Clinton Ealry Learning Center logo

Amy Franz, Director

Nadine Karrat Briggs, Assistant Director

Clinton Early Learning Center
75 Chenango Ave.
Clinton, N.Y. 13323

NYS Pre-K Standards

How CELC meets those standards

  • Phonological and Phonemic Awareness
  • Print Awareness
  • Alphabet Recognition
  • Fluency
  • Vocabulary
  • Comprehension Strategies
  • Motivation to Read
Throughout the day children are exposed to reading. Labels are provided throughout the room. We use environmental print to encourage reading. Books are available for different purposes. We have books to read for leisure, books to look up information and instruction books. With each week's theme come new vocabulary words for us to learn and use. Children practice writing letters, and are encouraged to find their own name in print. Teachers read stories throughout the day, and engage children in questions regarding the reading.
  • Print Awareness
  • Spelling
  • Handwriting
  • Composition
  • Motivation to Write
We use different media in our writing center for children to explore. Chalkboards, dry erase books, alphabet stamps, pencils and paper are all ways we encourage children to write. We provide labels for children to recreate, ask children to write their own name on pictures, write notes to one another and put paper and pencils in different areas of the room. Comments that children make throughout the day are also written down, so children can see their words in written form.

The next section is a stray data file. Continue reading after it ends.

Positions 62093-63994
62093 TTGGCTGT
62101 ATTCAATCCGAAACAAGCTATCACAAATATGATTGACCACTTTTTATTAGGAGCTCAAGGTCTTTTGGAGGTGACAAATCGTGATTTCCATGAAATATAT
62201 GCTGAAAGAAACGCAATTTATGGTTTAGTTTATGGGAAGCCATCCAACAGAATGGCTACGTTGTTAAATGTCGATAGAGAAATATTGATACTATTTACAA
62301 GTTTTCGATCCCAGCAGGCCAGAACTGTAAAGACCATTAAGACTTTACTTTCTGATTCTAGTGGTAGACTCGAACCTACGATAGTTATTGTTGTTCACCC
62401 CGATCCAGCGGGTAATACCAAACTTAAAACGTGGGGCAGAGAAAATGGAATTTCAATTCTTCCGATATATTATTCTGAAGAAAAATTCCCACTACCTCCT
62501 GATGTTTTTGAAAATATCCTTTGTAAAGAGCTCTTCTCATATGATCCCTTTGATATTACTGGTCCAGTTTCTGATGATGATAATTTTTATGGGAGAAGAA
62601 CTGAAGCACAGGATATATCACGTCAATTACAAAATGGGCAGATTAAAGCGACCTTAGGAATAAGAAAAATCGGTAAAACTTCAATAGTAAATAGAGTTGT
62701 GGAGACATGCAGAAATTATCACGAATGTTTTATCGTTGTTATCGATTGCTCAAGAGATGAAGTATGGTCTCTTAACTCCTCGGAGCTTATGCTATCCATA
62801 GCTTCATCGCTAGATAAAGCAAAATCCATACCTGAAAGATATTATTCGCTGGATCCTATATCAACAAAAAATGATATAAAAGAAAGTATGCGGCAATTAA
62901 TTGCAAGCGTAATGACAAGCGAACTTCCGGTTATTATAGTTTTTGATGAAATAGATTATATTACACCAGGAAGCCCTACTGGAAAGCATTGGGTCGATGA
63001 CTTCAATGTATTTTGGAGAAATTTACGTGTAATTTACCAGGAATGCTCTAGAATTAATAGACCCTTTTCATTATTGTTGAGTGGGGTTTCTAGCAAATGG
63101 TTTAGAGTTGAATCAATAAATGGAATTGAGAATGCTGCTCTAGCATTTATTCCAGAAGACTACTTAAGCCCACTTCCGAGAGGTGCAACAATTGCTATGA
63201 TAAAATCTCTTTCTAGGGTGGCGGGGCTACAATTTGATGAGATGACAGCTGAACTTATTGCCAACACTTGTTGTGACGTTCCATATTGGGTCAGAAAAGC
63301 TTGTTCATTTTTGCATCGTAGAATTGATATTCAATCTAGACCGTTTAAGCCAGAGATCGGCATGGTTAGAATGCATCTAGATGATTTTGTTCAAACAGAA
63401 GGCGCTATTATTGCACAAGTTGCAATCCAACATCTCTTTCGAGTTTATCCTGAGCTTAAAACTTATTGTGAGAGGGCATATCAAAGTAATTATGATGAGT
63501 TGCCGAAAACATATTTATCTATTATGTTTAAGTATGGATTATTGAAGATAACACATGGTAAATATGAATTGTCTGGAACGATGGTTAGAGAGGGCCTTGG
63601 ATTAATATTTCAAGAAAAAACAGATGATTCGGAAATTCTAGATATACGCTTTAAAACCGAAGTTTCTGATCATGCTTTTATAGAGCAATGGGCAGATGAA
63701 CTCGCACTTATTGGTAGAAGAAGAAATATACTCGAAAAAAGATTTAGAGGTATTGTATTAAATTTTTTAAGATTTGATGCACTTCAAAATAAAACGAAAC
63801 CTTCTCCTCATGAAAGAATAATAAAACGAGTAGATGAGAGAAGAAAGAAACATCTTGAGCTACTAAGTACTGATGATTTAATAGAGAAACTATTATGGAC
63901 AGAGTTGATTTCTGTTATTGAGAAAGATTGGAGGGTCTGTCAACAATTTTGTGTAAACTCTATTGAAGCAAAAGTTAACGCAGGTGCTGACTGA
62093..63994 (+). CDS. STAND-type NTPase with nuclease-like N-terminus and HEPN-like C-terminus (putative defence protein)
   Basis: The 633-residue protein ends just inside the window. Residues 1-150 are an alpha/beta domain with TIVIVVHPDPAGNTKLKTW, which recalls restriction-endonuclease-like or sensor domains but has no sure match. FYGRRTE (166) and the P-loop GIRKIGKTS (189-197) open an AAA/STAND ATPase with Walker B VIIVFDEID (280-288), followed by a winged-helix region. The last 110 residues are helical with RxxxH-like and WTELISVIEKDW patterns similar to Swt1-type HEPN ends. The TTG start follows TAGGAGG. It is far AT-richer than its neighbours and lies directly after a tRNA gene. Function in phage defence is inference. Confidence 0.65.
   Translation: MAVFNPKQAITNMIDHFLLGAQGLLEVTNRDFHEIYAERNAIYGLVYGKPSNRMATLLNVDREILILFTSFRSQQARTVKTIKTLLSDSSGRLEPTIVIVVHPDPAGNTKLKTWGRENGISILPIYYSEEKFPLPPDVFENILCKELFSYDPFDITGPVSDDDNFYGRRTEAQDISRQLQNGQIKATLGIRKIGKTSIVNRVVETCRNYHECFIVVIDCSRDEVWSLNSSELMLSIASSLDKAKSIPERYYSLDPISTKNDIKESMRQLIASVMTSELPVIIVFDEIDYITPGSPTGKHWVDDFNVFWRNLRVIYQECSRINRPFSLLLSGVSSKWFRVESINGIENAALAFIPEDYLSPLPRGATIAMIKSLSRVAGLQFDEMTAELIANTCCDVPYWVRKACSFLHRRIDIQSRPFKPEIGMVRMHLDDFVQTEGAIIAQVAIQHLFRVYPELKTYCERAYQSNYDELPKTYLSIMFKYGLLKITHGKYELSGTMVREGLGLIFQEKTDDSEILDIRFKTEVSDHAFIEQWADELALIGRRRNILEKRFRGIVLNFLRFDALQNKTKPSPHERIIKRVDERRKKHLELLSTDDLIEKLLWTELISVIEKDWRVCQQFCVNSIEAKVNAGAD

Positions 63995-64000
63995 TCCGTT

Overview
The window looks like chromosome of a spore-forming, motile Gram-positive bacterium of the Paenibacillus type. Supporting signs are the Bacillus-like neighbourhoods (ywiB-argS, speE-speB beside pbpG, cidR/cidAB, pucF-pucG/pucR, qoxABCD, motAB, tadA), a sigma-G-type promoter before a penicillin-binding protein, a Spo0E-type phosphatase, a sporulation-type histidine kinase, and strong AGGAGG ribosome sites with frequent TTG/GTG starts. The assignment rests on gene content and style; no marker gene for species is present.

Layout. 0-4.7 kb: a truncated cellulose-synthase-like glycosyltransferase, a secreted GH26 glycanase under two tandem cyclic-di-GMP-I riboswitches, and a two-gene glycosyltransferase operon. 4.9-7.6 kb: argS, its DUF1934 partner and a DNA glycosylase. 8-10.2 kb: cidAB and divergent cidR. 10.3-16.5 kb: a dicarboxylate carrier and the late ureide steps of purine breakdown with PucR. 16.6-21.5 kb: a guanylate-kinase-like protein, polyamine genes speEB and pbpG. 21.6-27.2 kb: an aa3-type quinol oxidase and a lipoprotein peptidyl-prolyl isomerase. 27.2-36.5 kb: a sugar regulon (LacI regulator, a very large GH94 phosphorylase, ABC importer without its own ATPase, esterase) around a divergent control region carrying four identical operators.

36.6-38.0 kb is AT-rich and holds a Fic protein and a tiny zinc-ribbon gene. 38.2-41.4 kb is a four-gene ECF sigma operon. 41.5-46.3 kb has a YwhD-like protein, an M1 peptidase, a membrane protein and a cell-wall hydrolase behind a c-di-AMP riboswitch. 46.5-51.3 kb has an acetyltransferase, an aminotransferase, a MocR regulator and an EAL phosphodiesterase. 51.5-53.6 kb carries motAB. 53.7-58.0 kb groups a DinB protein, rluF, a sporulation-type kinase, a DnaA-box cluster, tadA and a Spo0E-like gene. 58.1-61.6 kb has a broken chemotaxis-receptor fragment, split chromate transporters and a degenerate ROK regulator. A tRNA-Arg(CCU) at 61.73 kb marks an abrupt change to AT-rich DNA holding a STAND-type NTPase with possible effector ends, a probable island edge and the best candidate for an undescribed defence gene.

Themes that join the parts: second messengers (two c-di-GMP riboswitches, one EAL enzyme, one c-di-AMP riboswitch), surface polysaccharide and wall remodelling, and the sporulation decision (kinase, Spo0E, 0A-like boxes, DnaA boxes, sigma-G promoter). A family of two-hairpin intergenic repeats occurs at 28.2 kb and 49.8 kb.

Besides listening tapes and story time, we often utilize games such as Simon Says, the Freeze or Red Light, Green Light to enhance listening skills. We also have time at circle when we practice listening and taking turns speaking.
We develop classroom stories, where each child gets to add something to the story. We ask questions of the day to enhance thinking and speaking skills. Children are encouraged to share throughout the day through the use of open-ended questions. Fingerplays and songs are also ways of encouraging speaking/singing and learning about rhymes and repetition in language.

Students will:
  • build new mathematical knowledge through problem solving
  • solve problems that arise in mathematics and in other contexts
  • apply and adapt a variety of appropriate strategies to solve problems
  • make and investigate mathematical conjectures
  • develop and evaluate mathematical arguments and proofs
  • recognize reasoning and proof as fundamental aspects of mathematics
  • organize their thought processes with teacher guidance
  • analyze and evaluate
  • understand numbers, multiple ways of representing numbers, and number systems
  • recognize, use and represent algebraically patterns, relations and functions
  • use visualization and spatial reasoning to analyze characteristics and properties of geometric shapes
  • determine what can be measured and how, using appropriate methods and formulas
  • collect, organize, display and analyze data